Location Stories are available in Explore starting with Instagram version 10.22, which is now rolling out through theiTunes App Store for iOSandGoogle Play Store for Android. Hashtag Stories in Explore will be landing in the coming weeks.
Facebook has just updated its messaging app. Starting today, Messenger will sort your conversations in tabs instead of having them in a confusing list.
At the top of the homescreen, there is a tab called Messages where all one-to-one conversations are listed. The second tab is called Active and you can see if someone is online or when they were last online on Messenger, while the third tab is called Groups – this is the place for all the group chats.
On the bottom of the app you will find tabs for the homescreen and calls, positioned left from the camera shutter for Stories. Searching for people and playing games is on the opposite side.
According to Facebook VP David Marcus, a Discover tab will appear as well. And dont worry about missing any messages, Facebook has implemented a red dot to notify you if there is anything you’ve missed.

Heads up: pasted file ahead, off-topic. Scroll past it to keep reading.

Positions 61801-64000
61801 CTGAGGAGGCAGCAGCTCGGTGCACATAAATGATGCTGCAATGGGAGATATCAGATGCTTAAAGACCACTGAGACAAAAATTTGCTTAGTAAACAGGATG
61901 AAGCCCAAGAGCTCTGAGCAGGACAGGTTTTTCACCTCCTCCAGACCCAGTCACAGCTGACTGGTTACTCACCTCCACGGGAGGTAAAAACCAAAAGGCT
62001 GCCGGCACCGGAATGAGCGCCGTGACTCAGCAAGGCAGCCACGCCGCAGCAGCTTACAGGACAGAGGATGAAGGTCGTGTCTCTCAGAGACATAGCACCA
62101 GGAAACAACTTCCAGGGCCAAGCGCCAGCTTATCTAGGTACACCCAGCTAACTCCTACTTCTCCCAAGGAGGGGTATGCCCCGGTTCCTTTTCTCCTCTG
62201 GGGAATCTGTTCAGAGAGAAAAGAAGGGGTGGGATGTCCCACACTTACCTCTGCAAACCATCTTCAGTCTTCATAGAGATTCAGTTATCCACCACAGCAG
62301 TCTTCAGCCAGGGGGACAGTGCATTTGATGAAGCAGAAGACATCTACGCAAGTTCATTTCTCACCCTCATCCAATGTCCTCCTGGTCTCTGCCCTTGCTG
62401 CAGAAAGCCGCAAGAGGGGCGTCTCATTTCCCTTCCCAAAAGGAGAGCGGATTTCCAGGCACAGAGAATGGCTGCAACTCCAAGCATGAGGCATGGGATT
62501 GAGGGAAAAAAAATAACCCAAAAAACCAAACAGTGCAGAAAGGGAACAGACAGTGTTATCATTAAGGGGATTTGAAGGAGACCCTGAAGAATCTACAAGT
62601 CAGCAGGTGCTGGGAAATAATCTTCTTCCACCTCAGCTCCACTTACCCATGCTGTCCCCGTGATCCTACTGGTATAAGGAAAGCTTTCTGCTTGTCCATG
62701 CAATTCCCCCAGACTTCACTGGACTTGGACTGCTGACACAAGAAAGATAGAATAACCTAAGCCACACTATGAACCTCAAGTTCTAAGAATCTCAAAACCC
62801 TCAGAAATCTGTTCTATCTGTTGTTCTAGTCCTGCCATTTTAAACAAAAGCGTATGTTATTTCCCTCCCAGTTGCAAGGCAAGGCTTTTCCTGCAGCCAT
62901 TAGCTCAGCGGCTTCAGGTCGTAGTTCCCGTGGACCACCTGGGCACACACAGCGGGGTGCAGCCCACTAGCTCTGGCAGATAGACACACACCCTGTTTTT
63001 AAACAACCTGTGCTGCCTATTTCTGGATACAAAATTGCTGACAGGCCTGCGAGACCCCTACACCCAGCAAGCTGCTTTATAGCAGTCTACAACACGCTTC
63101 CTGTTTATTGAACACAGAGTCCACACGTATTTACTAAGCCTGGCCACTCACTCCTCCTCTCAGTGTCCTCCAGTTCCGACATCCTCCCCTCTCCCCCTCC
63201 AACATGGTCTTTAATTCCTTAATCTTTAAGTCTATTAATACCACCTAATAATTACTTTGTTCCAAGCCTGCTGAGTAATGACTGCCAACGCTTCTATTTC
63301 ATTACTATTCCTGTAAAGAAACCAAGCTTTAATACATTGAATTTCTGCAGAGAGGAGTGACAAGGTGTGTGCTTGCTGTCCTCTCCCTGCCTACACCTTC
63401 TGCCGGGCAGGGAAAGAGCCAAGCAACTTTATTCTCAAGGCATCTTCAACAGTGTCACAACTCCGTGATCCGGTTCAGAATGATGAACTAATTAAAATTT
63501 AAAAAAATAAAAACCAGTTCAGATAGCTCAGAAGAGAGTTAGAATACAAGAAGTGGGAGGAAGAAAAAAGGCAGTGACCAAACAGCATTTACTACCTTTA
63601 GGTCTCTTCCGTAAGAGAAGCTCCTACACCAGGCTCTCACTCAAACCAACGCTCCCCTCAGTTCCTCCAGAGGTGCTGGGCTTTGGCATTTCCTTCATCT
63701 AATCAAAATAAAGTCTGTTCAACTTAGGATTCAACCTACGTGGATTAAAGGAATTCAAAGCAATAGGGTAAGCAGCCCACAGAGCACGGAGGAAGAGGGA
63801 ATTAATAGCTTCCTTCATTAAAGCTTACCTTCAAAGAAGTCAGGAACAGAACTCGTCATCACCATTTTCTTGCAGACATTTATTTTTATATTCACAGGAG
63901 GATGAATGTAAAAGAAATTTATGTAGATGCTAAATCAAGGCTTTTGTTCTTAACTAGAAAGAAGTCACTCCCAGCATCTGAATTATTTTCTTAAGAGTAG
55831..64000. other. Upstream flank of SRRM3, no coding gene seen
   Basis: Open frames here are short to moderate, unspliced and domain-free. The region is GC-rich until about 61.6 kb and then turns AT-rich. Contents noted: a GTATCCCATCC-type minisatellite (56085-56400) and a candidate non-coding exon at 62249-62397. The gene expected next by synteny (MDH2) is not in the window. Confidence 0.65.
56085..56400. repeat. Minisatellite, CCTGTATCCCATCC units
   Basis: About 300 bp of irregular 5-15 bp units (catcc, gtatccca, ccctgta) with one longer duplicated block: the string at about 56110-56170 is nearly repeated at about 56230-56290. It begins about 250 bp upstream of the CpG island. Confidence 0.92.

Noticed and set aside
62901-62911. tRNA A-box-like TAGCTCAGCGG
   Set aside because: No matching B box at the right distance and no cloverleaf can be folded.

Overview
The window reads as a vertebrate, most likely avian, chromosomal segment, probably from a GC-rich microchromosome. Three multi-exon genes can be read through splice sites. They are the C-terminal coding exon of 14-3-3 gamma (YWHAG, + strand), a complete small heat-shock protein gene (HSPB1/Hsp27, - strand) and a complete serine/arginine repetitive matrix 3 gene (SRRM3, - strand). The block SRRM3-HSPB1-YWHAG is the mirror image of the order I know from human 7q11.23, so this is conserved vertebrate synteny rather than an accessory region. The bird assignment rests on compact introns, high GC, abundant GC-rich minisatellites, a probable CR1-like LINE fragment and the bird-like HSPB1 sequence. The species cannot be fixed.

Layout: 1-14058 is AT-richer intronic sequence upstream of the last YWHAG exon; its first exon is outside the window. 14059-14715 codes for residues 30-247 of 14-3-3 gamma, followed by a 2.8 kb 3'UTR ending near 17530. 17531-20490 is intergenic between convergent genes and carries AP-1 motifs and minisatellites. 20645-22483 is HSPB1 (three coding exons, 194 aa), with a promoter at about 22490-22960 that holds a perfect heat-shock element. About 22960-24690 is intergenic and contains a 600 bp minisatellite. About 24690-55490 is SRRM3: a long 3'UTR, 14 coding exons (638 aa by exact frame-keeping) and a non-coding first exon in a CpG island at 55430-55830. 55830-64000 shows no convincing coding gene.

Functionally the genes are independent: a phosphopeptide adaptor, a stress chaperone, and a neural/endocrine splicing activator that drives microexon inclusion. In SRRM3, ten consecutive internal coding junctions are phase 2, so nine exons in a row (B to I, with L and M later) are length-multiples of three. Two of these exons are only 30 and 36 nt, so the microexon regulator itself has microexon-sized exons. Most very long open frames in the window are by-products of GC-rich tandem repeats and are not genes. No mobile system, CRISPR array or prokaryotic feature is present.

The update should be rolling out worldwide this week to both Android and iOS. If Messenger still feels bloated, you can always download Messenger Lite that saves data and skips on multiple useless features
2017 will be the year of the Nokia brand’s re-entry into the smartphone space. This has already been confirmed multiple times by the Finnish company itself,most recently a couple of weeks ago. One of the first new Android-powered devices to bear the Nokia name is set to be the D1C, which we’ve so far seen leaked in three different benchmark databases.
And while one of thosepegged its screen size at 13.8″, the reality is that this will in fact be a phone, according to a new rumor on the matter.
Well, not one phone, but two actually. Apparently we’re set to see a lower-end 5-inch Nokia D1C with a 1080p touchscreen, 2GB of RAM, a 13 MP main camera, an 8 MP selfie shooter, and 16GB of built-in storage. It will be powered by the Qualcomm Snapdragon 430 chipset, sporting a 1.4 GHz octa-core Cortex-A53 CPU and an Adreno 505 GPU. It will run Android 7.0 Nougat.